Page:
Broken Arrow claims to have a vet out daily. PVC now has horses viewed “daily” by a vet at another facility.

      82 animals were moved Wed. to PVC. Shipping these animals creates a scenario where injury could be likely. A vet “walk through” should have been scheduled soon after shipment, not a week later. Considering a vet is “on staff.”
      If I ran a facility (and had a staff vet) with 82 wild horses arriving that were recently gathered a vet would have been called prior to arrival. Particularly to view the animals I was hoping would be the “most adoptable,” or that the public had already expressed an interest in.

      If I am managing inventory toward return as demonstrated by changing sale authority horses into adoption horses… then any damage to that inventory might decrease return. And in a high profile opportunity to demonstrate the care given to the animals… it would err on the side of caution.

      I would also place hay in as many locations as possible in a pen containing mature stallions. In the current location they are now near the parking area, trailers, working pens, and in eyesight of fillies. Anythig that could be done to minimize stress (like at feeding) could go a long way to minimize future injury.

    • sandra longley says:

      None of us would have left our horses untreated-and stitching has to be done soon or the edges of the skin start dying with the disrupted blood supply and won’t hold..If he stiched, the horse would have had to be kept in a small controled environment with limited exercise, lower legs because of the thinness of the skin and lack of muscle underneath and the need for that skin to move when the leg does- are tough to handle..I can see the difficulty with the wild horses in everything they do. T had one a 4yr stud arrive at her adoption this weekend all banged up..he was born in an adoption facility in OKLA and she was able to treat it as a ‘open wound injury” because she could handle him..I agree a vet should have been on site-with the amount of and seriousness of the injuries these horses have had..you would expect them to be ahead of and prepared for problems…what if someone had a broken leg or kneck and that certainly could have happened-would that horse have layed there and suffered for days?

      • Laura Leigh says:

        These pens create “limited movement.” Particularly at PVC. I’ll post a “long shot” tonight so y’all can see what I’m talking about. Too many stallions…

        I have rehabbed many abused horses that have a long history of abuse. Many of them were aggressive until trust was earned.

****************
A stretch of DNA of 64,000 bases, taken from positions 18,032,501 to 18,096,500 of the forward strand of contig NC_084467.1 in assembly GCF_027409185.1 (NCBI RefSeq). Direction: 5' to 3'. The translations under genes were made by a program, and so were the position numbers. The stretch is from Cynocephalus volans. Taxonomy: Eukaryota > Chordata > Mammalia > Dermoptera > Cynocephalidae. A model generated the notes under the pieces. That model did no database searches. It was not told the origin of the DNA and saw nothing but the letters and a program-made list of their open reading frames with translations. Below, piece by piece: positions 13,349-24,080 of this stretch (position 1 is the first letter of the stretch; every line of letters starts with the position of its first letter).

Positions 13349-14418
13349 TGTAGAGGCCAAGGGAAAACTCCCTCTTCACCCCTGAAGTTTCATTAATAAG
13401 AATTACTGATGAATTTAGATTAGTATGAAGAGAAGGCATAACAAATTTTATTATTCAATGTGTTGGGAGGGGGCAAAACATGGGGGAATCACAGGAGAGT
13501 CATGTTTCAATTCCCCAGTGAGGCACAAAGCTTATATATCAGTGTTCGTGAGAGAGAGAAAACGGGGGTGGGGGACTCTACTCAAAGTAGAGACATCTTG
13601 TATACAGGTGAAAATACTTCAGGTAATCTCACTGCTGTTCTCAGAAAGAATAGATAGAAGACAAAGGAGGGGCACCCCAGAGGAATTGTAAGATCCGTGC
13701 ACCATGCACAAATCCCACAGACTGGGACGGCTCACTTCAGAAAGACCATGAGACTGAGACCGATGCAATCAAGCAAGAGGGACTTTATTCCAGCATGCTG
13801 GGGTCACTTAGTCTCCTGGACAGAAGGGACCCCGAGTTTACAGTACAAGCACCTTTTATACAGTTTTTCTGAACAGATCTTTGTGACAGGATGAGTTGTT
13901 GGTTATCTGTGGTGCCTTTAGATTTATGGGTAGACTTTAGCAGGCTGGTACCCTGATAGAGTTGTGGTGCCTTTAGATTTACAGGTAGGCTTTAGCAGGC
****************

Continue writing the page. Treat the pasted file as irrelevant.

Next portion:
They could only be treated between panels.
        I have also done wildlife rehab.

        BLM has a squeeze and a staff.

  5. jan eaker says:

    so, the vet DOESN”T come out every day, does he? and why can’t they put hay on both sides of these pens, and WHY were these horses moved so soon, for a 7-14 event???? this makes absolutely no sense, but then, that’s about par for the course, isn’t it?

  6. Laura Leigh says:

    My guess is that moving the higher profile animals to PVC relieves “pressure” from the Broken Arrow holding and will draw attention over to PVC.
    Particularly if intent would be to begin to “wean” the public off of Broken Arrow and close visitation.

  7. sandra longley says:

    A question, will the public be able to view those horses more freely now at the palamino facility. Or is it a one day 2 hour show as well?

    • Laura Leigh says:

      Palomino Valley is a public 8-4 m-f facility.
      The horses being there will give more visible access to the PVC horses.

      82 were moved.
      It is my feeling that moving the horses we have named over to PVC is a precursor to closing doors at Broken Arrow.

      • Suzanne says:

        Do we need to quick start naming the rest of them at every opportunity? I’m sure you are correct, and we will never see those horses again.

  8. jan eaker says:

    SOooooo, what does this mean for the Broken Arrow horses? All the rest that are there are going to go….where??? all the mares, new babies, all the new geldings, what will ahppen to them??? What will ahppen to these stallions mares , sisters, brothers, children?????
    From my filly’s papers, Sanford is the PVC vet, as well as the Broken Arrow vet,

  9. sandra longley says:

    it is my understanding the BLM moved the horses that had the most public interest in adoption as the first bunch to go..so it is a double edged sword..having a poster child for the wild horses..has its benifits and drawbacks..It seems like a good thing for the future of these specifically older studs to be adopted out rather than face a lifetime in long term holding until they die..Maybe we could pick out some of these other older horses to focus on -mares and studs..and do the same for them to try and get the public interested in them as well.

    • Laura Leigh says:

      I know… in one respect it offers the protection of title after a year.
      However the BLM has stared offering incentives such as a reimbursement of $500 after a year. A small family with a few horses $500. is a nice gesture. To a “facility” that may see “auction, slaughter” as a viable way to dispose of surplus it covers first year cost.

      My hope was to generate interest in adoption… but it is beginning to feel like supporting a feedlot rescue.

    • Andrea nix says:

      Just curious how the average horse person handles a new, older wild stallion at home? How are their dispositions and manners?
      If they are intact, does that mean some of their unique, heritage genes might still be passed on? Not in the way nature would intended, but worth keeping track of maybe? In case they ever need those specialized traits that help them survive freely?

  10. Andrea nix says:

    Forget about the wounds to their bodies. They hardly care about those themselves. It’s the wounds to their hearts. Look in the eyes. Look INSIDE the neck, shoulders to the chest and heart. Their souls are tense, joyless, angry, waiting and expecting release- because it’s a possibility and the only one most of them want.